Basrah Sports City in Basrah Province, Iraq. Courtesy HOK.
Thornton Tomasetti provided structural design and façade engineering services for Basrah Sports City, a multi-use complex. The design-build, fast-track project is the largest of its kind in Iraq. The complex consists of a main and secondary stadium, four distinct training soccer fields, athlete housing and a fire station. Bridges span a man-made lake that surrounds the main stadium.
The main stadium is a multilevel 2.5-million-gross-square-foot structure featuring 65,000 seats, including 215 VIP seats, 1,344 west club seats and 3,108 east club seats; 15 large suites; spectator and player amenities; support facilities; 205 VIP underground parking stalls and a tunnel connecting the main stadium to the secondary stadium. The 270,000-gross-square-foot secondary stadium is a single-level structure and consists of 10,000 seats, spectator and player amenities and support facilities.
Given that the upper soils of the site are soft clays and highly compressible, the main stadium is supported on deep foundations that utilize 31.5-inch-diameter bored concrete piles installed via slurry-displacement techniques and driven to a depth of 78 feet. The stadium’s perimeter consists of sloped ladder columns that support the floors, 18-foot-wide column shrouds, large skin panels and a roof. To provide full overhead coverage of the seating sections, 3D tri-chord steel trusses covered in metal decking cantilever 151 feet with a back-span of 59 feet.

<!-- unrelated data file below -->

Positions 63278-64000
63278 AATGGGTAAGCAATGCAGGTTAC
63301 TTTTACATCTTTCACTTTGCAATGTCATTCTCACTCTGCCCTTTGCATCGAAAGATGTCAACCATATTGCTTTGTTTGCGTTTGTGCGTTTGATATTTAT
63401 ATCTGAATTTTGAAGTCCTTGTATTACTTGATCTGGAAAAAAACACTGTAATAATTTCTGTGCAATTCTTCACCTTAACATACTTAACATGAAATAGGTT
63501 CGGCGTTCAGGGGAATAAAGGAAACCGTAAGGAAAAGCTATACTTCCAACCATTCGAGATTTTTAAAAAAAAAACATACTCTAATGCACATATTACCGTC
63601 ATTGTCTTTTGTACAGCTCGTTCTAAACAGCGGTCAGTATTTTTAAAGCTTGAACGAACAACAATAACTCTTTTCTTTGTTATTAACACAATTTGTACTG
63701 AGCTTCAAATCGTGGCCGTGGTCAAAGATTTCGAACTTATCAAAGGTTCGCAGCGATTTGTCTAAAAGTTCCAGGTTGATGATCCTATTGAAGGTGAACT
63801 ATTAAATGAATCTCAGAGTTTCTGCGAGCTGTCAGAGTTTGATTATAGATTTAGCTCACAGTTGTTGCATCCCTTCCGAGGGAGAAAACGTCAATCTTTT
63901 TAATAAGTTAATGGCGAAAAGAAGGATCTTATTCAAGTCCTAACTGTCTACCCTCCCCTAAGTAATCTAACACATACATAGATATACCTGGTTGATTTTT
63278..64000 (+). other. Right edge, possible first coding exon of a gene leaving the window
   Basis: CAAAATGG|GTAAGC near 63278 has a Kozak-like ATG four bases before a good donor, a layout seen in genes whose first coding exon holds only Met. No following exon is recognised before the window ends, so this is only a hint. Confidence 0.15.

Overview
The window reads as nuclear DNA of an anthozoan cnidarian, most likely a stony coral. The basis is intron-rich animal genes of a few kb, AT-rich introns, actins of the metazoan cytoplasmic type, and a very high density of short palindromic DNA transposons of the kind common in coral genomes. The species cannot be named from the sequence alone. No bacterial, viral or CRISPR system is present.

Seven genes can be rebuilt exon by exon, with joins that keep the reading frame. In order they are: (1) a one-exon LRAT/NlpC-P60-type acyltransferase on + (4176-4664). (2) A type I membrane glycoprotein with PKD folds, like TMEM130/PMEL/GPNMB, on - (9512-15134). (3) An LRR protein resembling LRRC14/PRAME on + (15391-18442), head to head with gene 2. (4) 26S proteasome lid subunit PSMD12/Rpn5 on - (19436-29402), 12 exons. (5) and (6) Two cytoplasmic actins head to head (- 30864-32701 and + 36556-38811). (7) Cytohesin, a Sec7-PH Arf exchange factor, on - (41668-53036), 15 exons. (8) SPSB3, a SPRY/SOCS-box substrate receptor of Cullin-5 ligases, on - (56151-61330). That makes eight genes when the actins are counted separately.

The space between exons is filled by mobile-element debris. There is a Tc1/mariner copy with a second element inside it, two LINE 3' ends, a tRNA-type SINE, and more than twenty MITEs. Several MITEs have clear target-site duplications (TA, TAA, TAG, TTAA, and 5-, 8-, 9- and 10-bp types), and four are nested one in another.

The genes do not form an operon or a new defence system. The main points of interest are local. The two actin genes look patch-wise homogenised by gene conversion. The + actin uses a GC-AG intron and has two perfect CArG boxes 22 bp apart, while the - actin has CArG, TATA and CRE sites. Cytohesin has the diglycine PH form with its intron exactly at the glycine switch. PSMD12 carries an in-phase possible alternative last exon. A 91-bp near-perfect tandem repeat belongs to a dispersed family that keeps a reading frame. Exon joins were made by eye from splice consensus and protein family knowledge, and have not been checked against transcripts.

The original skin concept called for 100-foot-long GFRP panels in 10 different configurations; however, the project’s tight schedule necessitated a more efficient design. Thornton Tomasetti developed a parametric Catia model to analyze different panel shapes and worked closely with project architects to decrease the number of molds to five, cutting the fabrication time in half. Thornton Tomasetti also designed highly adjustable brackets that connect the panels to the ladder columns and accommodate the varying panel sizes and positions. The ladder columns and the brackets were transferred from Catia into Tekla and provided to the fabricator for shop drawing production.
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